2. This generation of Astras is the first well-styled one since (arguably) the Mk2. Particularly like the estate styling. Usually Vauxhall styling is a bit messy, or very bland and anonymous, or both- and then Vauxhall comes out with some kind of inane statement about how their styling is designed with ‘down the road’ appeal, ie, it would stay looking good for years to come- something that never came to fruition.

    With this car, Vauxhall has nothing to apologise for (styling wise). Although the glass roof on the coupe does look a bit odd- a bit like a middle aged bloke with a very receeding hairline!

  3. Hard to believe this range has a griffin on the snout. Ford really are behind now in the styling stakes. The current Focus looks rather bland, especially compared to this lot. These have the ‘wow factor’. If the folks in Ellesmere Port screw the things together properly, I think the term ‘full of win’ springs to mind

  4. And any of those cars above could stand next to an A3 and still look better,off these pictures alone they ooze quality,whereas the focus is humdrum.What are ford doing?

  5. My favourite is the saloon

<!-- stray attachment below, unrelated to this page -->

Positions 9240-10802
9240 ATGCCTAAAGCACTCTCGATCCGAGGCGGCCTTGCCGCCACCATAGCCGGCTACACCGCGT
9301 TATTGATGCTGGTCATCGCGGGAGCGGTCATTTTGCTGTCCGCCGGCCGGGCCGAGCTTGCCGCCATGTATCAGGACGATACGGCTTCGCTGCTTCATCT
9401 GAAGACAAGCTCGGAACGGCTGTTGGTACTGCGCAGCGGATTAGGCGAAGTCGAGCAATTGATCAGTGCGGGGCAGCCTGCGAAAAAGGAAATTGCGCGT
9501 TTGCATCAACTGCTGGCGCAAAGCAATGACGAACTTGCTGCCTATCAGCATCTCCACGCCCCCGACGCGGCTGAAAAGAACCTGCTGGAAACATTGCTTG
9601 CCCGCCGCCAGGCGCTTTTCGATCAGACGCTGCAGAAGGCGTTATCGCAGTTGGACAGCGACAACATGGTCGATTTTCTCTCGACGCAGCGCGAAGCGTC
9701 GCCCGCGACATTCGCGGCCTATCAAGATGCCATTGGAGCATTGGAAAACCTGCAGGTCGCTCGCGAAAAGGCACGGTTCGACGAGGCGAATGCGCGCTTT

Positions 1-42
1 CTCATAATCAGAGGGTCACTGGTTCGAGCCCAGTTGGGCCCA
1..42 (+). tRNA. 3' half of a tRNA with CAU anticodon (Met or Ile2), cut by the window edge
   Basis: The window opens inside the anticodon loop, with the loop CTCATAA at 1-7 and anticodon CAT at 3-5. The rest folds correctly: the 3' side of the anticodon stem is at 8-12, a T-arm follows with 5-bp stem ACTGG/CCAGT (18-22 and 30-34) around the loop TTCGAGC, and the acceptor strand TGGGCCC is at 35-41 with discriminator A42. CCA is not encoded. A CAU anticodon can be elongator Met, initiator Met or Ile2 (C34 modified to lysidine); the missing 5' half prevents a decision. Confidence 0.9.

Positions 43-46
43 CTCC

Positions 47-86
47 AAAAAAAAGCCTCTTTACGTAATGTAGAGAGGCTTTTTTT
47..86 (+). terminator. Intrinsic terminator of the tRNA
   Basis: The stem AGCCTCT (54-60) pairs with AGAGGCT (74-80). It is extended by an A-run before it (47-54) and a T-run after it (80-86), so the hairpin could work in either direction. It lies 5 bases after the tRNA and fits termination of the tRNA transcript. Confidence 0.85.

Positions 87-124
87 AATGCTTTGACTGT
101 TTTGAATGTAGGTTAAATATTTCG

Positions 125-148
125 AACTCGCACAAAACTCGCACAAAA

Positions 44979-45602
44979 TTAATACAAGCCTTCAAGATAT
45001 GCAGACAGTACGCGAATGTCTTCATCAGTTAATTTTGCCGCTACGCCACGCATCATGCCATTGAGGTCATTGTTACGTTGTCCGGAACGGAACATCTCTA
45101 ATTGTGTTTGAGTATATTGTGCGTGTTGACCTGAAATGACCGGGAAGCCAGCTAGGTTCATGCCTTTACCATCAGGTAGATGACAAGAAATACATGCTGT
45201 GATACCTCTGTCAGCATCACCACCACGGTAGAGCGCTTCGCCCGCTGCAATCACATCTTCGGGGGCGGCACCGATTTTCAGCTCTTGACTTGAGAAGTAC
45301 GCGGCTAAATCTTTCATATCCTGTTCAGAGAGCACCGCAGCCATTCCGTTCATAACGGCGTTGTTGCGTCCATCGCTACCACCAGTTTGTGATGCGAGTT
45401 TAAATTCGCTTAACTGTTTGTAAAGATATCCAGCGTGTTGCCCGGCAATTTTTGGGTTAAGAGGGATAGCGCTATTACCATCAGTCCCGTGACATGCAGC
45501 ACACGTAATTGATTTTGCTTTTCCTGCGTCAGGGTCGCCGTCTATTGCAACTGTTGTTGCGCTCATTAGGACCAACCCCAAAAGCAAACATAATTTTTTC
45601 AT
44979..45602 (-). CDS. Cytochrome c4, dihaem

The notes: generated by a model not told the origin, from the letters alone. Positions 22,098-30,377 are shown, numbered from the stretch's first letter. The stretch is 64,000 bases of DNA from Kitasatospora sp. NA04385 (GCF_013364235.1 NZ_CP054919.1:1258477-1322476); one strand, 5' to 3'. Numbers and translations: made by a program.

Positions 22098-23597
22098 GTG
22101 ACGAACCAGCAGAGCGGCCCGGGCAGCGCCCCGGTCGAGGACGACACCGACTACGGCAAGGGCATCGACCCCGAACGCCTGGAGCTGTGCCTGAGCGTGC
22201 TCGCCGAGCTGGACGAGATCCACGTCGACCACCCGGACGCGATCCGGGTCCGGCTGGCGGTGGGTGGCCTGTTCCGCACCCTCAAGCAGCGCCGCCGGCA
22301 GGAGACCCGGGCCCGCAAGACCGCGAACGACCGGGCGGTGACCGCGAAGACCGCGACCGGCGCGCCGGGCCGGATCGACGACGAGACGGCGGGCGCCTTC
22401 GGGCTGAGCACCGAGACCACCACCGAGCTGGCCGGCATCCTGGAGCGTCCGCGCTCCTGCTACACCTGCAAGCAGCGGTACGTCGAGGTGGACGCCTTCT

It wont be available in the UK, but Ireland might get it if they play their cards right.

  6. I too like the saloon, but the boot looks like it isn’t that big, assuming there is a spare wheel underneath- although I accept that looks can be very deceptive.

    Shame they didn’t do what Skoda did with the Superb- and made it a hybrid saloon and hatch. That would have given the best of both worlds.

  7. The saloon will go down a storm in the the former eastern bloc countries-they even have clio saloons and if im charitable look horrific!

  8. This looks like a “mild” revision which is just as well as the current Astra is already pretty good looking. As for the new Focus, I agree it could have been made to look a bit better.

    In late 2009 I saw a FORD prototype photo image of the MK3 and that looked good (front like a larger Fiesta, with Mondeo style cabin & rear end). I was disappointed with the actual car they produced and am only warming to it a bit, now that more are appearing on the roads.

  9. The body of Astra is designed and built to be totally rust free for a minimum of 12 years. Sadly GM will not put their name to the gurantee for fear of warranty costs a dozen years down the line and instead it comes with an industry standard 6 years. My point it this; this British mid-ranger will still be looking good long into its retirement.

  10. Shame the interior is so naff. Compare the Astra interior to the Insignia’s and it loses hands down. Also the doors sound like there made of tin when they are shut – again compare to the Insignia it feels cheap. Shame becuase if they could get the same standard as its bigger sister then it would be class leading. It might not go round corners like a Focus but it rides and looks a lot better, and least has some style over the formulaic Golf. I want the VXR Coupe or the BiTurbo Diesel – that engine goes like stink!